While the fundamental outlook for oil appears weak, with U.S. shale drillers continuing to add extra rigs (despite the downturn in prices), Reuters' John Kemp warns that positioning data suggests the risk of a short-covering rally is increasing.
The hedge fund community placed enormous faith in OPEC’s ability to accelerate oil market rebalancing through cuts announced late in 2016 in association with key non-OPEC producers.
Fund managers accumulated a record net long position of almost 1 billion barrels by the middle of February only to suffer a sharp reversal in prices starting early the next month.
The accumulation of long positions for a second time in April was similarly rewarded with a brutal sell off in oil prices, leaving many fund managers struggling with large losses for the year.
OPEC’s decision to leave production unchanged last month, rather than cut more deeply, has sparked a third sell off, and extinguished any remaining bullishness and emboldened short sellers.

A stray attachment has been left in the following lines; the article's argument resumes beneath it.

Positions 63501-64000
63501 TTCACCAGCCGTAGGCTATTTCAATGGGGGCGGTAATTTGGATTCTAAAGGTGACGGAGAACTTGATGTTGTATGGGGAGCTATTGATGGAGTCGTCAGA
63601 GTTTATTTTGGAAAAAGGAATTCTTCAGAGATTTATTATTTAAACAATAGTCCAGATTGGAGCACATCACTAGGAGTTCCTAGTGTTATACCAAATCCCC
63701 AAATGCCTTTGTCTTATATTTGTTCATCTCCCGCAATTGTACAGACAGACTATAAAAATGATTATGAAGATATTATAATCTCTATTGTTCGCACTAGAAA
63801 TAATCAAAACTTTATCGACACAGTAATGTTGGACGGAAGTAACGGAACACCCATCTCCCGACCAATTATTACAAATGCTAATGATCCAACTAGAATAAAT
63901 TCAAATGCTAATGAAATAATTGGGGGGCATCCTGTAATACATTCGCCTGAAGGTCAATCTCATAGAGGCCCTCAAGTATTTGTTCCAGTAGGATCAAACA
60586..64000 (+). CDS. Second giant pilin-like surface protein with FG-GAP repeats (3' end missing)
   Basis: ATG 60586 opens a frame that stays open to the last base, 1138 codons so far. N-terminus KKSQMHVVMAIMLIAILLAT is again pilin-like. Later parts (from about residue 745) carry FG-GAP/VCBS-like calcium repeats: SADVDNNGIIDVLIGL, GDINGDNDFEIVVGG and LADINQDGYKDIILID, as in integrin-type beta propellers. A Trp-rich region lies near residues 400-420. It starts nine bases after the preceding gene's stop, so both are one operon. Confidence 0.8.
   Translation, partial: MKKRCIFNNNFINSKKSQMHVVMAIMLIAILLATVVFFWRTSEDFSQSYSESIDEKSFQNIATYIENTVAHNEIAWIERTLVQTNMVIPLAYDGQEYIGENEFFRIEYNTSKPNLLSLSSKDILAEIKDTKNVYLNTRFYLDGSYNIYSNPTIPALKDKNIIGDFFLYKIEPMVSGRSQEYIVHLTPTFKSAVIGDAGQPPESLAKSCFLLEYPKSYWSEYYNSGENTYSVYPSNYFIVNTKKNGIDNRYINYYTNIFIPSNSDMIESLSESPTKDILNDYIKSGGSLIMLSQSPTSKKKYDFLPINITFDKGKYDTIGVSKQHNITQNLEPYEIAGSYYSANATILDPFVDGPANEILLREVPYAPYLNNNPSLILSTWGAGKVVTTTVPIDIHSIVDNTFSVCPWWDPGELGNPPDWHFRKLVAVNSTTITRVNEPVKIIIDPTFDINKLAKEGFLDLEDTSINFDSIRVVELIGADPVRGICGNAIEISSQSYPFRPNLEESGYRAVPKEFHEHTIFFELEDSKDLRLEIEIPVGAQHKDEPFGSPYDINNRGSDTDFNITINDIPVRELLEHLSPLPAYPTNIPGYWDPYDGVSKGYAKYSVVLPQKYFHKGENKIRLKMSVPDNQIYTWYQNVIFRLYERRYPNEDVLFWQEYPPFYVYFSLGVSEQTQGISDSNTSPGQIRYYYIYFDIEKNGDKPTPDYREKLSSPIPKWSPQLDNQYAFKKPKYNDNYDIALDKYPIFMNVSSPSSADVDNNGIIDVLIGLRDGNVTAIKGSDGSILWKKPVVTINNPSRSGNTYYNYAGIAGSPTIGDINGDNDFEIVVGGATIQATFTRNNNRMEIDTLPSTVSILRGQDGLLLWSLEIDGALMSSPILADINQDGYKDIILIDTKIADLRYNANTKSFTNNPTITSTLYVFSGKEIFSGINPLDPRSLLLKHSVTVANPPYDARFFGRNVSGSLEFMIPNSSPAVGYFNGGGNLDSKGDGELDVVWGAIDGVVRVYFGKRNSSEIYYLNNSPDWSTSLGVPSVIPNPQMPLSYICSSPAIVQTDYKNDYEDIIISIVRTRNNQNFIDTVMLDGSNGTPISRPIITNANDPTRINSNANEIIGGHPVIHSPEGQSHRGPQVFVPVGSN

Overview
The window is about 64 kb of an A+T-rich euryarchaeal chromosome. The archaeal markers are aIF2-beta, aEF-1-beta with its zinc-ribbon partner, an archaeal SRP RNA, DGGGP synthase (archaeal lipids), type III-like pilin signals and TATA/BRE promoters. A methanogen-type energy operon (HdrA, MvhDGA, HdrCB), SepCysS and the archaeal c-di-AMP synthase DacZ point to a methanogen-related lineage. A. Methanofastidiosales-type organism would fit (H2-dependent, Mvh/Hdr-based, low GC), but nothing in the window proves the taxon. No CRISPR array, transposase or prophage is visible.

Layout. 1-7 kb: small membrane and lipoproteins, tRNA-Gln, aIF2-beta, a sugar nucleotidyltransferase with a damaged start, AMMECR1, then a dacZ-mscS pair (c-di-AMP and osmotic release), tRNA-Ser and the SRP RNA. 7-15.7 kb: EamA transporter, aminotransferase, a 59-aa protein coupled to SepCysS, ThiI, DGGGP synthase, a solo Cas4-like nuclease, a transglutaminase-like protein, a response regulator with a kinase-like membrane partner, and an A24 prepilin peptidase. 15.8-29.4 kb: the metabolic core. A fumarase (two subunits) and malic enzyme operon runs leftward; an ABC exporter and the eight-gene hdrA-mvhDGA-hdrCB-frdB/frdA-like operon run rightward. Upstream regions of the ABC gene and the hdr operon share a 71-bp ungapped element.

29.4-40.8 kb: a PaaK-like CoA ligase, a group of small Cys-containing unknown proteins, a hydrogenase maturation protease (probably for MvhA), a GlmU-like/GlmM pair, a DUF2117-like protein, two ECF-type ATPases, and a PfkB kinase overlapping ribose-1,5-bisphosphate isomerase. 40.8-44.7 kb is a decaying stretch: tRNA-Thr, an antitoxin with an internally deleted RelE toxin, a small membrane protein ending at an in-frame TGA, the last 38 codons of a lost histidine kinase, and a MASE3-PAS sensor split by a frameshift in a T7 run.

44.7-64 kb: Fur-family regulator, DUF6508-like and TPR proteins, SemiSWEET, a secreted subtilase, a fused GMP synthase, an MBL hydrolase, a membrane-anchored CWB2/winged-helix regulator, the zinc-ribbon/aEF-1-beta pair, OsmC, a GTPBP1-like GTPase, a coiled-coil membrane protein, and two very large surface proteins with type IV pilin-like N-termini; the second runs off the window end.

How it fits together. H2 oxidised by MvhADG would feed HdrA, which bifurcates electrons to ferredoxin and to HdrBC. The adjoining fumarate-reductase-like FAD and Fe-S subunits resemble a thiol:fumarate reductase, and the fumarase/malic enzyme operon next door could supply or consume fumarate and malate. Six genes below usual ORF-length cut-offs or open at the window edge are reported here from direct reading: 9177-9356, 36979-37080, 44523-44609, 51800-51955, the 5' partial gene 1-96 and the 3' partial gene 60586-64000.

And now, hedge funds and other money managers have abandoned their previously symbiotic relationship with OPEC's 'open-mouth operations', slashing formerly bullish, buy-the-fucking-dip-on-any-OPEC-headline bets.
As Reuters Energy guru John Kemp notes, hedge fund managers cut their net long position in the three main futures and options contracts linked to Brent and WTI by 109 million barrels in the week to June 20...
Fund managers now hold just two long positions for every one short position, which ranks among the most bearish positions since oil prices started to tumble in the middle of 2014...
Kemp notes that extreme bearishness extends to refined fuels, where hedge funds have a net short position of 27 million barrels in U.S. heating oil and a near-record net short position in U.S. gasoline of 21 million barrels.
In fact, hedge funds have added short positions faster and more aggressively than during any previous short-selling cycle in the last three years...
But, as Kemp warns, the extreme pessimism across the entire petroleum complex is raising the risk of a reversal and future rise in prices (just as it did in January 2016).